In supplemental briefing, respondent correctly contends, an equal protection violation may be shown only if it can be demonstrated there was intentional discrimination based on one's membership in a protected class (Serrano v. Francis, 345 F.3d 1071, 1082 (9th Cir. 2003)), or that one has been intentionally treated differently from those who were similarly situated absent a rational basis for such different treatment (Village of Willowbrook v. Olech, 528 U.S. 562, 564, 120 S. Ct. 1073 (2000). See Respondent's Supp. Briefing, p. 3. The court agrees with respondent that an administrative decision delaying a parole consideration hearing due to petitioner's counsel's illness does not implicate equal protection because petitioner does not thereby convincingly allege that inmates in the situation he was in are dissimilarly treated. Moreover, delaying a hearing in order to provide an opportunity for one's counsel to attend hardly appears irrational. Further, the BPH hearing transcript shows that both petitioner and his counsel were permitted the opportunity to be heard as to the objections petitioner had to, inter alia, the 2009 psychological evaluation. See below. Petitioner's claim of an equal protection violation is insufficiently supported and should be denied.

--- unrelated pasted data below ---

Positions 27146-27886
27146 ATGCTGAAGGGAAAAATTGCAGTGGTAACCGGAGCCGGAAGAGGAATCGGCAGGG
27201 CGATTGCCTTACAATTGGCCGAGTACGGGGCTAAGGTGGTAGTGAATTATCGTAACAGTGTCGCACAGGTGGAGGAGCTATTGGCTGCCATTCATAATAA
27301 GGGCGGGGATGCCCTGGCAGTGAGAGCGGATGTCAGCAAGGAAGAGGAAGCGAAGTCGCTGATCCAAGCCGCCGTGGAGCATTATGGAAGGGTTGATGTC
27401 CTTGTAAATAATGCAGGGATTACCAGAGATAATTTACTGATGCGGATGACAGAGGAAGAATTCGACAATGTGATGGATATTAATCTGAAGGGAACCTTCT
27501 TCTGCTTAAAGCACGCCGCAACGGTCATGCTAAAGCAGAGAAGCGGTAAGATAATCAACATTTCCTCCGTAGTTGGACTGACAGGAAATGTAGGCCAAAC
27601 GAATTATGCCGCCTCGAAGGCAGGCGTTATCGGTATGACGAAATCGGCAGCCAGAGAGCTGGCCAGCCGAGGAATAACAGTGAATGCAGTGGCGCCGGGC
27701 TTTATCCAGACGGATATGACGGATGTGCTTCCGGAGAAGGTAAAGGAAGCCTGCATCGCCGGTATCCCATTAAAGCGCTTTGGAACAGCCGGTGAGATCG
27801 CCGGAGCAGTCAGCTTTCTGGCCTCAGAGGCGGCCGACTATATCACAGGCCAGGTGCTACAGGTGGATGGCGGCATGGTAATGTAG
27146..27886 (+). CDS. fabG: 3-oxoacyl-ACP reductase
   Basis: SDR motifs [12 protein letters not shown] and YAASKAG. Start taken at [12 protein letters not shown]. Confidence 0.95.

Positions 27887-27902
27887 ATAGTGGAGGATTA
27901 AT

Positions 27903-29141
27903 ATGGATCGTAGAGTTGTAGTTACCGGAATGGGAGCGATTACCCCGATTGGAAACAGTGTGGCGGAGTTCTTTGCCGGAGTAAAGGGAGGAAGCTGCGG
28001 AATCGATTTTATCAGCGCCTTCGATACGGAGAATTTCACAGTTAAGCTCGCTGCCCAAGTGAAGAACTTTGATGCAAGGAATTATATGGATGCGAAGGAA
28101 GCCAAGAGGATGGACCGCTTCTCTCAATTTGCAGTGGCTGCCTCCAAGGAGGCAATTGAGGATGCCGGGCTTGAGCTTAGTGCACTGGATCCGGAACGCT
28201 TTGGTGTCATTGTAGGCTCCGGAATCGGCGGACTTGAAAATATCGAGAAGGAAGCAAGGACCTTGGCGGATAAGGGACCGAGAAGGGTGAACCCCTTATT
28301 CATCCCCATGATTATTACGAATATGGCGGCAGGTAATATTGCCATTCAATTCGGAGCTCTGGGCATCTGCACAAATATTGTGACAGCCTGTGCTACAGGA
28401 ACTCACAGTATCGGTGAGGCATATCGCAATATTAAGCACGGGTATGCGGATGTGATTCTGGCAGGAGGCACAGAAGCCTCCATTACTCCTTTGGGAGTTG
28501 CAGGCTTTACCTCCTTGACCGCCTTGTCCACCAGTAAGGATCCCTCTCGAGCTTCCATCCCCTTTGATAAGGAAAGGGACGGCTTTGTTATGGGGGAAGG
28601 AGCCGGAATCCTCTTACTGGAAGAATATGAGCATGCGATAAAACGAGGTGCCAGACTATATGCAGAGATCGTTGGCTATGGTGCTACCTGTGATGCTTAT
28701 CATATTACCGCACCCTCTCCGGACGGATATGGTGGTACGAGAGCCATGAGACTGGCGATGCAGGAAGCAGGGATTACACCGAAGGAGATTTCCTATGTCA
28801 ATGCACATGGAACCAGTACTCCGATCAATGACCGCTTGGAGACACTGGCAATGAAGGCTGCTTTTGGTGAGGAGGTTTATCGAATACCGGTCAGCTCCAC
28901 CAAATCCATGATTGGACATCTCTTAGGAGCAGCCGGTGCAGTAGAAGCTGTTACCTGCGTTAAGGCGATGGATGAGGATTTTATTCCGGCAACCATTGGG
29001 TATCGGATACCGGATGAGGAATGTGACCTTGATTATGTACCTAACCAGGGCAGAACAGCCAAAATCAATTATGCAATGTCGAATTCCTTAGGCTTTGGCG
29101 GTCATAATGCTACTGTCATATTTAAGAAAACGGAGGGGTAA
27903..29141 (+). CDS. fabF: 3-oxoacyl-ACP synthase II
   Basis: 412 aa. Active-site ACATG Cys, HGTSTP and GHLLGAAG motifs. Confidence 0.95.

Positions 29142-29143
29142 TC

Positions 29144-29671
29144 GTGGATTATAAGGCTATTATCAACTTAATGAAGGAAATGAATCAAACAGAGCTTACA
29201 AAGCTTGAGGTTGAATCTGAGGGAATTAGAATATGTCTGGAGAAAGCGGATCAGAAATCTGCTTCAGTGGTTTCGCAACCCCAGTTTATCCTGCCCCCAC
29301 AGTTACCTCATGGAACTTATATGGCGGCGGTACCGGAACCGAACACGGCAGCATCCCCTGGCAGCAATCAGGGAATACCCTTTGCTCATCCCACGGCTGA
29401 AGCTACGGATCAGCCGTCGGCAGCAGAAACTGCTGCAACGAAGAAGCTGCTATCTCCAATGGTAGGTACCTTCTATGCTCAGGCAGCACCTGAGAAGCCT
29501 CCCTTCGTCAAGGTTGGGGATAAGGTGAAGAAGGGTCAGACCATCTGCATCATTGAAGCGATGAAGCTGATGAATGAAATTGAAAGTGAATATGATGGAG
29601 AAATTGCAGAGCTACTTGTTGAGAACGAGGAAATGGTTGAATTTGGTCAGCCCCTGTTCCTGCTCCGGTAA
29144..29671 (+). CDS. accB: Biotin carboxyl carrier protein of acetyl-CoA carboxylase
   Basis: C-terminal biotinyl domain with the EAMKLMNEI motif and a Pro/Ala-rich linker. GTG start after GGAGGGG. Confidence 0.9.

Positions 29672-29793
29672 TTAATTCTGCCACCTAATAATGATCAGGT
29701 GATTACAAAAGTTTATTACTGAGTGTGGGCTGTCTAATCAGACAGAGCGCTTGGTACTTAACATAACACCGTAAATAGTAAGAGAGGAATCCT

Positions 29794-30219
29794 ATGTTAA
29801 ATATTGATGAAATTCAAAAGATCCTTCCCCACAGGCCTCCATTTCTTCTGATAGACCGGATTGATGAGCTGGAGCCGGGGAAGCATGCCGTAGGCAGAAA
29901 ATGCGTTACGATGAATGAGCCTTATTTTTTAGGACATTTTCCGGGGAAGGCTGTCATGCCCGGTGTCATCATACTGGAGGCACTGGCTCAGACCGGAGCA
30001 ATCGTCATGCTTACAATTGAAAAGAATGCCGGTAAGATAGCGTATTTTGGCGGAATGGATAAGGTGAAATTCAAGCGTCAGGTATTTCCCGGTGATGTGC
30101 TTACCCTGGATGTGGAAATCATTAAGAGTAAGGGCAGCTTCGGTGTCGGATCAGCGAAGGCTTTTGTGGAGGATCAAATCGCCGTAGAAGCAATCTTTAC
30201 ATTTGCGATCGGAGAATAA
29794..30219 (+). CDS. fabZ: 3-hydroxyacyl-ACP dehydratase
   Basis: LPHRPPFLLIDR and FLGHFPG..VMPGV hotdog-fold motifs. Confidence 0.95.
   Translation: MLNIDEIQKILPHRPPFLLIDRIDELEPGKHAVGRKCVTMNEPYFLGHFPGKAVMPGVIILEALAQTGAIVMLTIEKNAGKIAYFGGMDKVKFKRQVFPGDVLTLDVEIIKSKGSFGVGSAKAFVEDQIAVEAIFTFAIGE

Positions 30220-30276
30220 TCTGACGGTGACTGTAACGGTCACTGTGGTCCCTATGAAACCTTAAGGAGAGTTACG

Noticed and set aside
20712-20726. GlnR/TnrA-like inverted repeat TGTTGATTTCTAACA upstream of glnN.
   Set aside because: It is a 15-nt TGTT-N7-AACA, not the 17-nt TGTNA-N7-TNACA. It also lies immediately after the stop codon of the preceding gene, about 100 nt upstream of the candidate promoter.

Moreover, petitioner's claims of unfairness at the hearing do not state a claim. As was stated in the show cause order, under Swarthout, it appears not only that there is no federal due process requirement for a "some evidence" review, it also appears that federal courts are precluded from review of the state court's application of its "some evidence" standard. 131 S. Ct. at 862.